Can Ramaphosa, Lourenço and Mnangagwa change Africa's fortunes?
If the leaders devote political capital to garnering new constituencies outside their traditional bases of power, it is a serious indication that they are agents of change.
Former President and CEO of the NEWSEUM, USA
Director, The Brenthurst Foundation
Over the last few months, something extraordinary has happened in Southern Africa: Three new leaders - Cyril Ramaphosa in South Africa, Emmerson Mnangagwa in Zimbabwe, and João Lourenço in Angola – armed with reformist agendas have succeeded rulers whose corruption and poor governance impoverished their lands. If they succeed, there will be renewed hope for the 100 million people who collectively live in those countries.
However, all three are from parties that have ruled since independence (1975 for Angola and 1980 for Zimbabwe) or the advent of non-racial rule in South Africa in 1994. These new leaders therefore face one of the great political quandaries: can they change the political orders that birthed them?
Ramaphosa’s accession to the presidency, after the forced resignation of Jacob Zuma, has raised hopes that the systemic theft and mismanagement that has afflicted South Africa since the advent of the Zuma administration in 2009 will be reversed.
Ramaphosa played a critical role in negotiating the end of apartheid. After the transition, he was “deployed” by President Nelson Mandela to the private sector where he became exceptionally rich on the basis of his connections and favorable business deals inspired by government’s desire to cultivate an African business elite. He became deputy president in 2014 but seemed to do little from the inside to counter Zuma’s rapacious rule. In his inaugural speech state of the nation address given shortly after becoming president, Ramaphosa nonetheless promised a “new dawn” and vowed, to “turn the tide of corruption in our public institutions.”
Mnangagwa, who became president in November 2017 after Robert Mugabe resigned in the face of a coup, was even more deeply intertwined with his predecessor. A stalwart of the ruling party ZANU-PF, he served Mugabe for decades and led, at various times, the ministries of State Security, Justice and Legal Affairs, and Defense before becoming vice president in 2014. He is deeply implicated in some of the most grievous human rights violations in the country’s history, including the massacres in the southwest that may have killed up to 20,000 people in the 1980’s, and has been greatly enriched by the ruling party’s stranglehold on the economy. Upon becoming president, he pledged “a new destiny” and vowed to combat corruption and create an economy that attracted foreign investment through good governance.
Lourenço, as the lead candidate of the ruling MPLA party, became President after the August 2017 elections. He succeeded José Eduardo dos Santos who had ruled for 38 years and had turned the country into a classic kleptocracy notable for how much oil revenue was diverted to the military and his family. Lourenço also has long been at the center of power, having been Secretary-General of the MPLA and Minister of Defense. In his inaugural speech, he promised to reduce the state’s role in the economy and vowed to fight corruption that he described as “rampant in some institutions.”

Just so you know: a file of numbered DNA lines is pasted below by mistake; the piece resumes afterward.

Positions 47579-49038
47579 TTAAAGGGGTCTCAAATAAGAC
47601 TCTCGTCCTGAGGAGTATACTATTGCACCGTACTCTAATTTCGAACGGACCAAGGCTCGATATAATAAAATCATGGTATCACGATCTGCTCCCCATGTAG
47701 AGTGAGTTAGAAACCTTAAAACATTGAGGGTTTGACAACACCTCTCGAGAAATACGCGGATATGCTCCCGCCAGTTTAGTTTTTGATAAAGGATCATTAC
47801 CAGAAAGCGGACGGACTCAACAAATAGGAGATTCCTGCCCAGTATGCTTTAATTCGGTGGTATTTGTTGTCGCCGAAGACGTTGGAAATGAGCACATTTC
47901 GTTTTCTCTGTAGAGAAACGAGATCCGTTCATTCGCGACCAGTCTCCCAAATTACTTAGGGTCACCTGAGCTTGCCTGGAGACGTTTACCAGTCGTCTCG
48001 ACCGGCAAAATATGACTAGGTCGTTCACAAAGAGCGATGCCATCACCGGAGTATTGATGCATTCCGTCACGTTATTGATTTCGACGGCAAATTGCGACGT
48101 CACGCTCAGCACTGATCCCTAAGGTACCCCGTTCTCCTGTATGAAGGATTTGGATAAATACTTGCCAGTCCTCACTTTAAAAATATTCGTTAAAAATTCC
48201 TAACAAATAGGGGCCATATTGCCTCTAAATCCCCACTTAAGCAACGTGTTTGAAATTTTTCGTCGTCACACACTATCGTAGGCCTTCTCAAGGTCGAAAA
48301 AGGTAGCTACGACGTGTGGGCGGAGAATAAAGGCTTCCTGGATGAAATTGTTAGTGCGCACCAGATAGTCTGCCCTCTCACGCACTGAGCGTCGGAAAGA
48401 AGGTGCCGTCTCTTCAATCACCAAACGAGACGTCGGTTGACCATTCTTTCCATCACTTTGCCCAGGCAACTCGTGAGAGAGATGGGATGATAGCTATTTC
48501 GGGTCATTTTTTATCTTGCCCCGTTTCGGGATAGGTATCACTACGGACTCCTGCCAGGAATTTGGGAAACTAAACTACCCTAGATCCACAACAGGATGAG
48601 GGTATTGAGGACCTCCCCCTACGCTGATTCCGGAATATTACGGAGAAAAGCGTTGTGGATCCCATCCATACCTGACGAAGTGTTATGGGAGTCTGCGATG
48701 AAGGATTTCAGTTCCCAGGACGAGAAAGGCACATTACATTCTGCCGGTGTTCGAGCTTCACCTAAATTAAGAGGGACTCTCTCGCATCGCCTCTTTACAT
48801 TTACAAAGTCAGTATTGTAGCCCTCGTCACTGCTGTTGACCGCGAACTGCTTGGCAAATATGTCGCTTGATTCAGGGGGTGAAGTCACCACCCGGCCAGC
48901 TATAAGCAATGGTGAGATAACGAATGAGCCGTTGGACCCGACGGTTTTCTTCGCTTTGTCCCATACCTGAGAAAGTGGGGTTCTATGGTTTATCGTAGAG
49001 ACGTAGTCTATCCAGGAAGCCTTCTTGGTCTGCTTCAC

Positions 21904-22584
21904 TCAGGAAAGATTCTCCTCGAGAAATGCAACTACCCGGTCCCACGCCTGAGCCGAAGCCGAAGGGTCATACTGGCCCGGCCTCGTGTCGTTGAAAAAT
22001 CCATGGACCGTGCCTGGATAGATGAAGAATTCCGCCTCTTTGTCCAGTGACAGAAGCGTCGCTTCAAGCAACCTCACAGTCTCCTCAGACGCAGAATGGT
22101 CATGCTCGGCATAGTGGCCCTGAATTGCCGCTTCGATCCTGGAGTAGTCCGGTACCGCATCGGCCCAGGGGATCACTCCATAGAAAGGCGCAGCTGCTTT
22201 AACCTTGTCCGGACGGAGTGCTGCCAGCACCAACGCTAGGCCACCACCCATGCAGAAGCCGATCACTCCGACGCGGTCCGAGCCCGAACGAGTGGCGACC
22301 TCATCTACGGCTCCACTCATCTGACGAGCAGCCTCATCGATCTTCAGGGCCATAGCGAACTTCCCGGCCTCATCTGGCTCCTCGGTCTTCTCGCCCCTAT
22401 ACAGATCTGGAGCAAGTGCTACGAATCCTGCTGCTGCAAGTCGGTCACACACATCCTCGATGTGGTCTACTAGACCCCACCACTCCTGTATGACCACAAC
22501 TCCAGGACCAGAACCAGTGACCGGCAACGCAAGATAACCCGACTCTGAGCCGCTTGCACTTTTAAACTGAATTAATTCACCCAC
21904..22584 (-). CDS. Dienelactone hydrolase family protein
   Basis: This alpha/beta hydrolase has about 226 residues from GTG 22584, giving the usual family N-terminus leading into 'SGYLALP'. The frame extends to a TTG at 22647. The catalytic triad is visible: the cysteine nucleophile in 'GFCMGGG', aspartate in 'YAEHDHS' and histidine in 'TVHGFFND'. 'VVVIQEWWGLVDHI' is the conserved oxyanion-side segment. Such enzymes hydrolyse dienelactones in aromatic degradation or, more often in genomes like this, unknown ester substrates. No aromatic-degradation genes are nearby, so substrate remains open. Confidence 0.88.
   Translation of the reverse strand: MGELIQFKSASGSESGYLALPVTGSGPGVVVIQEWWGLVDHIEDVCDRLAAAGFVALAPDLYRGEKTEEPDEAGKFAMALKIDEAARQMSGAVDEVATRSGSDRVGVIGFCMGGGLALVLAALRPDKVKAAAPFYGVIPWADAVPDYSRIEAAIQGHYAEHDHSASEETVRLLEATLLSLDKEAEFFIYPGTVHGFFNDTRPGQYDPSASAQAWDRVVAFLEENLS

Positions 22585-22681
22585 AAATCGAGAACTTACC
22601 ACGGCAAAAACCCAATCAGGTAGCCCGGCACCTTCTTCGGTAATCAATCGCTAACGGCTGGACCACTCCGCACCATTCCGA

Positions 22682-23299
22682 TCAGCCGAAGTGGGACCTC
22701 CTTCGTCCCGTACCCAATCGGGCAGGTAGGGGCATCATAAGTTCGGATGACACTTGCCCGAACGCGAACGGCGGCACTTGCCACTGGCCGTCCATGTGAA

How to evaluate these new/old leaders? Too much optimism about men with history who confront extraordinarily difficult challenges is hardly warranted and will lead to a great deal of wasted aid and investment and, eventually to cynicism. However, undue skepticism is also problematic because serious reformers can be helped by outsiders and, should any of these leaders succeed in even part of their stated agendas, tens of millions would have better lives.
An early indication for the hard-headed but hopeful observer revolves around the old dictate that “personnel is policy.” Leaders cannot directly manage even a fraction of the reform process so who they appoint is telling. In this light, Lourenço took an exceedingly important step when he removed dos Santos’s daughter as chair of the state-owned oil company, the taproot of the elites’ wealth. Mnangagwa, on the other hand, appointed a cabinet that were largely retreads from the Mugabe years and missed an opportunity by not including members of the opposition. Ramaphosa has now appointed a cabinet that has a reformist economic team but also contains some politicians linked to Zuma and now a Deputy President who was previously notable for governing his own province in a suspect manner. The new leadership is an improvement on Zuma’s team but Ramaphosa missed the opportunity to clean house and signal a sharp break with the past, preferring to keep the party together rather than aggressively pursue a reform agenda.
Another important measure is to see if the new leaders reach out for new allies to support their rule. Reform is politically difficult because the losers in any transition, who were very recently the allies of those now in charge, know who they are immediately but the beneficiaries emerge slowly. If the leaders devote political capital to garnering new constituencies outside their traditional bases of power, it is a serious indication that they are agents of change.
A final gauge of leaders’ intentions is how they respond to the inevitable first crisis or disappointment. If they double down on the specifics of their new visions and empower those who are identified with change, there is more reason to be hopeful about their prospects.
Many African countries need to decisively break with the old order but transfers of power to rulers with deep roots in the dysfunctional past are still common. Should any of these leaders succeed, they would provide a powerful example that could propel a fresh reformist order across the African continent.
This article can also be found on BusinessLive.